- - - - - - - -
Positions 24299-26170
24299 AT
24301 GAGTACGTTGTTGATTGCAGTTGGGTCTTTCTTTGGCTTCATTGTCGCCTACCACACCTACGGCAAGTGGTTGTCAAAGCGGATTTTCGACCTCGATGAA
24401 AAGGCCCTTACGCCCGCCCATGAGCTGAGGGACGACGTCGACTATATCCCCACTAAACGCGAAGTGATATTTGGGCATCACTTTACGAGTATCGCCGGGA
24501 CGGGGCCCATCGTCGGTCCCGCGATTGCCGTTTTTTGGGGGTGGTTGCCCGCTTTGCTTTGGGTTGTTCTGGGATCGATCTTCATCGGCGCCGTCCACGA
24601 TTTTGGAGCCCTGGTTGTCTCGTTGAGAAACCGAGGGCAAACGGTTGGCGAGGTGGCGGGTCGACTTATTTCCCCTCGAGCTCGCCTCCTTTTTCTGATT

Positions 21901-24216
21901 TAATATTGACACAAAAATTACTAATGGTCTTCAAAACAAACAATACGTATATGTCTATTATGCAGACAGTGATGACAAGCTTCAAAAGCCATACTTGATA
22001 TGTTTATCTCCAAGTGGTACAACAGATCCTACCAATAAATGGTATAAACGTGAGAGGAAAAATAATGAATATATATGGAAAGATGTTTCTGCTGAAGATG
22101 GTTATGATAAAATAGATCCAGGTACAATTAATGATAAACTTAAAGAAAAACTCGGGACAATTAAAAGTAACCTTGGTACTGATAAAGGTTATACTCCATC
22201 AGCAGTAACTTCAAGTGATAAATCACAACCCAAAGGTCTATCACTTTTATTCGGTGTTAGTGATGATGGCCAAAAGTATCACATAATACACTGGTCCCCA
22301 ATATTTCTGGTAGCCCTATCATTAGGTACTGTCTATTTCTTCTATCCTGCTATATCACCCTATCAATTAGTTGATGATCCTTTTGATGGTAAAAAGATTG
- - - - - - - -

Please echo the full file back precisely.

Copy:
Positions 24299-26170
24299 AT
24301 GAGTACGTTGTTGATTGCAGTTGGGTCTTTCTTTGGCTTCATTGTCGCCTACCACACCTACGGCAAGTGGTTGTCAAAGCGGATTTTCGACCTCGATGAA
24401 AAGGCCCTTACGCCCGCCCATGAGCTGAGGGACGACGTCGACTATATCCCCACTAAACGCGAAGTGATATTTGGGCATCACTTTACGAGTATCGCCGGGA
24501 CGGGGCCCATCGTCGGTCCCGCGATTGCCGTTTTTTGGGGGTGGTTGCCCGCTTTGCTTTGGGTTGTTCTGGGATCGATCTTCATCGGCGCCGTCCACGA
24601 TTTTGGAGCCCTGGTTGTCTCGTTGAGAAACCGAGGGCAAACGGTTGGCGAGGTGGCGGGTCGACTTATTTCCCCTCGAGCTCGCCTCCTTTTTCTGATT

Positions 21901-24216
21901 TAATATTGACACAAAAATTACTAATGGTCTTCAAAACAAACAATACGTATATGTCTATTATGCAGACAGTGATGACAAGCTTCAAAAGCCATACTTGATA
22001 TGTTTATCTCCAAGTGGTACAACAGATCCTACCAATAAATGGTATAAACGTGAGAGGAAAAATAATGAATATATATGGAAAGATGTTTCTGCTGAAGATG
22101 GTTATGATAAAATAGATCCAGGTACAATTAATGATAAACTTAAAGAAAAACTCGGGACAATTAAAAGTAACCTTGGTACTGATAAAGGTTATACTCCATC
22201 AGCAGTAACTTCAAGTGATAAATCACAACCCAAAGGTCTATCACTTTTATTCGGTGTTAGTGATGATGGCCAAAAGTATCACATAATACACTGGTCCCCA
22301 ATATTTCTGGTAGCCCTATCATTAGGTACTGTCTATTTCTTCTATCCTGCTATATCACCCTATCAATTAGTTGATGATCCTTTTGATGGTAAAAAGATTG